In today’s society caffeine and sugar are used daily to help people get through the day. However, is it really helping them? Many studies have already been done to see the effects on caffeine and memory. This study will also look at the effects of sugar on memory as well as caffeine. Caffeine is a central nervous system sedative that helps create alertness (Jung, Yeo, & Gangestad, 2000). It is used everyday by many Americans, with an average dosage of four mg/kg, equivalent to two cups of coffee. Sugar is also used everyday by Americans. Sugar is also known as sucrose and is a carbohydrate that naturally occurs in fruits and vegetables. Sweet Thing is an artificial sweetener that contains aspartame. Other variables have been looked at with caffeine and memory. According to Erikson, Hager, et al. (1985) how caffeine effects an individual depends on if a person is an introvert or an extrovert. With introverts, caffeine has shown to increase performance on memory tests when given in little dosages (0 and 2 mg/kg), but decreases performance when given at higher dosages (2 and 4 mg/kg). When it comes to extroverts, though, their performance increased along with the dosage levels. Kelemen and Creeley (2003) saw an effect with the time of day the caffeine was used. Low-impulsive people are impaired in the morning and high-impulsive people are aroused in the morning. They hypothesized that low-impulsive people are more aroused in the morning and it wears down as the day goes by.Revelle et al believes that caffeine affects the processing of information, but it is not yet determined which components or stages are actually being affected (1980, as cited in Erikson, Hager, et al, 1985). Another two outside variables affecting word lists are the primacy and the recency effects. These effects, respectively, help to influence the recall of words from the beginning of the list and at the bottom of the list.Another variable that was looked at was attention with memory. Kelemen and Creeley (2001) saw that the human attention system was multifaceted so they devised several attention tasks that were sensitive to caffeine positively. Some previous studies have shown that caffeine can improve memory that has been delayed.Kelemen and Creeley (2001) also studied whether caffeine influenced metamemory with memory. Metamemory is the monitoring and controlling of memory. Metamemory is sometimes described as “what you know about what you know” (Kelemen & Creeley, 2003). One way of measuring metamemory is with the use of judgments of learning (JOLs). JOLs are often referred to the likelihood of future recall. Kelemen and Creeley (2001) found that caffeine had no effects on recall or JOLs. They did find that recall of different items was affected selectively, which then created misrepresentation metamemory accuracy. There is also some subject bias with metamemory, which is influenced by individual’s beliefs of what they think the research wants.The purpose of this study is to find the effects of caffeine and sugar on memory of a word list. The hypothesis is that caffeine will improve memory but the sugar will have negative affects on memory. The independent variables will be whether the participants receive Regular or Decaffeinated coffee and whether they receive sugar or Sweet Thing. The dependent variable will be the number of words remembered from the list.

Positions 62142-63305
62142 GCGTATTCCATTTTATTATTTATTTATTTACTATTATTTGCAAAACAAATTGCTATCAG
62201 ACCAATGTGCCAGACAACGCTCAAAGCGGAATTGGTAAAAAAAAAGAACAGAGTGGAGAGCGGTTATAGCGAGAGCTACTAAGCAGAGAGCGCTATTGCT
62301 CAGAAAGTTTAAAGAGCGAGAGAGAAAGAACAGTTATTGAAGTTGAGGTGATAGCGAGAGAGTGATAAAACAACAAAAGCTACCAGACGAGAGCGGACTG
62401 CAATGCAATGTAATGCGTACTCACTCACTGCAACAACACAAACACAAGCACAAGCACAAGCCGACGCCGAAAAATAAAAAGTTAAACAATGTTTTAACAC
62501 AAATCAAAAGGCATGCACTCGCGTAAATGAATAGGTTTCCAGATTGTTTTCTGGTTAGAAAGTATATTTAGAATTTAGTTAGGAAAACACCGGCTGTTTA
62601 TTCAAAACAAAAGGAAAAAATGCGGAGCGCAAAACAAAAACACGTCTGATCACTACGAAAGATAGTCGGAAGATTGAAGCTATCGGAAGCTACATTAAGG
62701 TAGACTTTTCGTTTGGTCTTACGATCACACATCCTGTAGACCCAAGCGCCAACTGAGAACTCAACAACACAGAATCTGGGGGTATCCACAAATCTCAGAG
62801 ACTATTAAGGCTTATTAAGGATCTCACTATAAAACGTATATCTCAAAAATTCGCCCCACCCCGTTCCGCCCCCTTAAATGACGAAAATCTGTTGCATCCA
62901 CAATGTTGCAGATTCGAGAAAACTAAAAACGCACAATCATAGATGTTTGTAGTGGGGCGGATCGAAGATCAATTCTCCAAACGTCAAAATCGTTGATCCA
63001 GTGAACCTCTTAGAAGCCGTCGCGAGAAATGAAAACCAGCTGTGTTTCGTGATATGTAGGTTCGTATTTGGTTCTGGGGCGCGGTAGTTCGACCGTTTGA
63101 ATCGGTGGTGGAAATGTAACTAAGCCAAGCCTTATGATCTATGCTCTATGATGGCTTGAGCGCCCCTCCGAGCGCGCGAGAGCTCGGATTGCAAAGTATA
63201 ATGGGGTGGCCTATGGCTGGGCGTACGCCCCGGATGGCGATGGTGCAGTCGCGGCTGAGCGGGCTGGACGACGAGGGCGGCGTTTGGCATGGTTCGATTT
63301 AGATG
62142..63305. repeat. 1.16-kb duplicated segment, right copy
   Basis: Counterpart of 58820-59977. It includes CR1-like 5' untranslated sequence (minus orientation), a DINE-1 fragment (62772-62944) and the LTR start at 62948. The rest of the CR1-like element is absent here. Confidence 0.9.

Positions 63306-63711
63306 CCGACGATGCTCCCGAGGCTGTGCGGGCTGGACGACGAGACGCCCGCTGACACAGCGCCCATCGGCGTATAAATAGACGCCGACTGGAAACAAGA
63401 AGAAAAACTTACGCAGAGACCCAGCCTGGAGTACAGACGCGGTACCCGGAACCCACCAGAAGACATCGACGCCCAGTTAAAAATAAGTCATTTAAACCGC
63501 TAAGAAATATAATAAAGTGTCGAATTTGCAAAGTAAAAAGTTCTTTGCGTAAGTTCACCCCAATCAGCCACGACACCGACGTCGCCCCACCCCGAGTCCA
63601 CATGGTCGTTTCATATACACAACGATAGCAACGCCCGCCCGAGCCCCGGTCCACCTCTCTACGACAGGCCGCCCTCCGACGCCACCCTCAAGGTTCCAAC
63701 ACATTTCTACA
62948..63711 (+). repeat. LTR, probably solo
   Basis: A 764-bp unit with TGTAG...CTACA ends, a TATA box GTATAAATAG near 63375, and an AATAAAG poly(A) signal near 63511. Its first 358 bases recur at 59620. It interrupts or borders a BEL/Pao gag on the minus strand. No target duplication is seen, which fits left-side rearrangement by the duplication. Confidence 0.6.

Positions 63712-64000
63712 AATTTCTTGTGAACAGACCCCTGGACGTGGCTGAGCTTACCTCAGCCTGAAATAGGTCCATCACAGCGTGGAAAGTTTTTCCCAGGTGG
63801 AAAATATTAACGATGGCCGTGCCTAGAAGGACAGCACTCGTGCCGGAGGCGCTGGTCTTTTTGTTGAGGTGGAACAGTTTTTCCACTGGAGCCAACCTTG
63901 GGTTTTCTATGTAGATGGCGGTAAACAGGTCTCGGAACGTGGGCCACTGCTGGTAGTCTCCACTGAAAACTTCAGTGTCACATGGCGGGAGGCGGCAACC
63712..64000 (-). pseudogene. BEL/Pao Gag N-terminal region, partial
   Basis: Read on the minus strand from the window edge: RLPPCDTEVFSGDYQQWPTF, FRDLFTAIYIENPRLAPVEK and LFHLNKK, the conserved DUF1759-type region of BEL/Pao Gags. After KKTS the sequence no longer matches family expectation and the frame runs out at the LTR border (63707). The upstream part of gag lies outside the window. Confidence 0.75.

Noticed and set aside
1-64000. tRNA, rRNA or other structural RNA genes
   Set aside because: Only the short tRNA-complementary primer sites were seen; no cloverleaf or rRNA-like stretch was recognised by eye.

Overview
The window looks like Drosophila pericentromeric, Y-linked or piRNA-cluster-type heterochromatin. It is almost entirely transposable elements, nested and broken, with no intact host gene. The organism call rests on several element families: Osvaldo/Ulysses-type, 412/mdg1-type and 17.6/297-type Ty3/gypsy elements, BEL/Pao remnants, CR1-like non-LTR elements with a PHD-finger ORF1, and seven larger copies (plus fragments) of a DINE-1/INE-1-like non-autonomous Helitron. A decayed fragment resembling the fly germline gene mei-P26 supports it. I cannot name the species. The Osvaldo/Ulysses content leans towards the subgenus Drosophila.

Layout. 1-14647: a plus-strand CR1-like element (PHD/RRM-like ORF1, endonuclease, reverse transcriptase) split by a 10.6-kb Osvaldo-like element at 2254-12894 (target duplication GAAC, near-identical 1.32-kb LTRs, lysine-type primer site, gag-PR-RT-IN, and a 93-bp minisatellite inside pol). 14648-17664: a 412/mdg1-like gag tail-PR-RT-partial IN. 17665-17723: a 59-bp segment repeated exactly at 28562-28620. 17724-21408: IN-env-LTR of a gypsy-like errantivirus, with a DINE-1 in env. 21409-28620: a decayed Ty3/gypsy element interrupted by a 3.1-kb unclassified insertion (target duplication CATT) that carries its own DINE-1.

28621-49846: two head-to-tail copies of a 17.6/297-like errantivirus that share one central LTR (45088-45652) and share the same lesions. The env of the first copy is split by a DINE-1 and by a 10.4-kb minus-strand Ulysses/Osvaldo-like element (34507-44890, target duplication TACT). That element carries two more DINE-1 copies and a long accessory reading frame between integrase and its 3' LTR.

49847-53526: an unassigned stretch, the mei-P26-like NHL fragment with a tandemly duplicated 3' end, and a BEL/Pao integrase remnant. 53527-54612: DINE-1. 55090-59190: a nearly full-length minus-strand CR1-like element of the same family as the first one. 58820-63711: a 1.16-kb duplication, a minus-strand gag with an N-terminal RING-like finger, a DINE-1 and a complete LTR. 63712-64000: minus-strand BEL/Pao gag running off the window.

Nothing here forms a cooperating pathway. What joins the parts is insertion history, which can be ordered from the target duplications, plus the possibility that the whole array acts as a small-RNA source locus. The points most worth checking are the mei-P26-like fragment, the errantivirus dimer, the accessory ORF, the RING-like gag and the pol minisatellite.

Data was collected from 47 participants. These Participants were students in General Psychology, Intermediate Psychology or Lifespan and Development. They signed up in hopes to receive extra credit from their professors, if they participated. They were informed about the possibility of receiving caffeine, sugar, and or aspartame sweetener, when they signed up.